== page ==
Is Your Brand Leveraging Augmented Reality?

I listened to a very interesting presentation earlier this week from AMA on the topic of Augmented Reality (AR) from Michelle Calloway and Allen Cass of the Reno-based graphic design company Total Creative Solutions (TCS). According to Calloway and Cass, AR is a video-enhanced view of a physical real-world. Virtual elements merge with real life through mobile technology, and create an interactive experience where “James Bond could walk out of a movie poster, where buildings turn into dragons, and where pieces of paper could open up like a book.” AR offers a solution for your brand’s message to stand out among the estimated 3,000+ marketing messages we receive each day.

Where Does Augmented Reality Fit In?

From LEGO, to IKEA, to National Geographic, many companies are utilizing AR to help tell their stories and bring their products to life. To better illustrate, below is an example of how National Geographic staged a PR event using AR to bring awareness to the National Geographic Channel:

Initially, I was a little unsure about this new technology, how seamlessly it can be applied to one’s business, and how much it’s actually catching on. But in the past two days alone I’ve seen a few articles cross my radar, which suggest that AR is more than just a trend, and something that is likely to stick around for awhile. Take these headlines into consideration:

  1. Why Brands Are Already Looking at Google Glass, and Why Apple Should Be Worried: Experts say product could kill smartphones, alter marketing landscape for years to come (AdWeek, 2/21/12)
  2. How Augmented-Reality Content Might Actually Work (Mashable, 2/21/13)
  3. Filling In Vacant Urban Lots With Augmented Reality Supermarkets: Those people wandering through the abandoned places in China aren’t crazy, they’re shopping on their phones (CoExist, 2/20/13)

I first really paid attention to the term “Augmented Reality” with the 2009 release of the movie Avatar, when a promotional campaign was rolled out that introduced the concept of AR by linking promotional products to AR campaigns. Today the use of this technology has matured a bit, as in the example from the last story cited above where in China, the country’s biggest food e-commerce site is turning vacant lots into virtual stores with the use of AR: very interesting.

Will Augmented Reality Catch On?

According to Tomi Ahonen, consultant and author of 12 best-selling books on mobile, “this is no longer a niche market, this is starting to be a real mass market today.” As he explains in the below TEDx talk entitled “Augmented Reality – The 8th Mass Medium,” mobile media consumption began in 1997 and surpassed 1 billion users by 2011. AR consumption began in 2009, and Ahonen predicts that adoption rates will surpass that of mobile media consumption. He estimates that one billion people will consume AR media by the end of 2020, which is twice the number of those reading newspapers today:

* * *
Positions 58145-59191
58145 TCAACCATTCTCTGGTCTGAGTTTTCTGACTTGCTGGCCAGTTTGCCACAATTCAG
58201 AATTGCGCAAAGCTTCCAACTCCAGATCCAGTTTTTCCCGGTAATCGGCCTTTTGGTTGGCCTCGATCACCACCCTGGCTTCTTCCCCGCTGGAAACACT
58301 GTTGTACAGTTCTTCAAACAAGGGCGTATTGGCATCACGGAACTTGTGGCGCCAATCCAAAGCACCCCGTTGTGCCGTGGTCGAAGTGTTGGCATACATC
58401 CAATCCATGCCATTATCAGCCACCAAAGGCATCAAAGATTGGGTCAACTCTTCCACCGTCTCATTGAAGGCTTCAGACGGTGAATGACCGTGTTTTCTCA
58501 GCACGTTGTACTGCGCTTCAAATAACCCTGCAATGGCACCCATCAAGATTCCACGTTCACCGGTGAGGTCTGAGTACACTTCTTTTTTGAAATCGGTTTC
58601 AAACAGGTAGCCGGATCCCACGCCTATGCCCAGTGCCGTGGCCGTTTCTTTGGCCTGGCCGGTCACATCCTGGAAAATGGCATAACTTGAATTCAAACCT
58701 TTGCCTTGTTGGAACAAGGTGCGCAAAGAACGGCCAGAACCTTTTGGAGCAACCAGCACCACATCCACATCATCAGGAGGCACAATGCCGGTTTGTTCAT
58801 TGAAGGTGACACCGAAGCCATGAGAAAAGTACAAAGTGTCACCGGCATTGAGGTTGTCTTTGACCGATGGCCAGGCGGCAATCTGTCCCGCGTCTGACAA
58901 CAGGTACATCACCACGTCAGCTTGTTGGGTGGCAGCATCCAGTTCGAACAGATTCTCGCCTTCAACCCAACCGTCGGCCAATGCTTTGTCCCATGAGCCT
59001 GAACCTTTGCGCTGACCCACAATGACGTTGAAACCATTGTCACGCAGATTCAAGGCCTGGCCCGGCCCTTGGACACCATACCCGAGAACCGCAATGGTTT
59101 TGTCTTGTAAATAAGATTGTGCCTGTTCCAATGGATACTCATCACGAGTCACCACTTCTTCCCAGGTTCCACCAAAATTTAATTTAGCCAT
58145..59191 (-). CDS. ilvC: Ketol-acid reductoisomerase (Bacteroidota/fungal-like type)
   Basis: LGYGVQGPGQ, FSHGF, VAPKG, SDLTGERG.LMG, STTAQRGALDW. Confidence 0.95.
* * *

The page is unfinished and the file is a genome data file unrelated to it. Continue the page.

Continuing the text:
Practical Application

Some of the best uses I’ve seen of AR include application to retail products, such as the ability for a sunglasses or clothing store to enable customers to “virtually” try on different types of sunglasses or outfits without actually having to physically put them on, or in medicine, where doctors can utilize AR to better explain a product or procedure in 3D.

According to this American Marketing Association report published on February 14th entitled “Virtual Shopping: What Augmented Reality Means for Retailers,” the author suggests that marketers wanting to experiment with AR should take a basic approach: “You can do these little, simple things that have potentially quite wide exposure,” according to one CEO of a company that provides a mobile augmented reality-based platform for furniture. “Then things go viral because it brings those products into people’s homes without them ever buying it. You will also start to see patterns in how people are using the technology.”

In conclusion, AR is definitely a technology worth paying close attention to. The options and applications for how it can be utilized are literally endless. It will be fun to see how brands find ways to apply this to their business, and how it will be utilized as a tool for increasing brand awareness and profit.

Now it’s your turn! How are you using AR for your business? What examples of AR have you come across that have really stood out? What AR campaigns do you think have been most successful and why?

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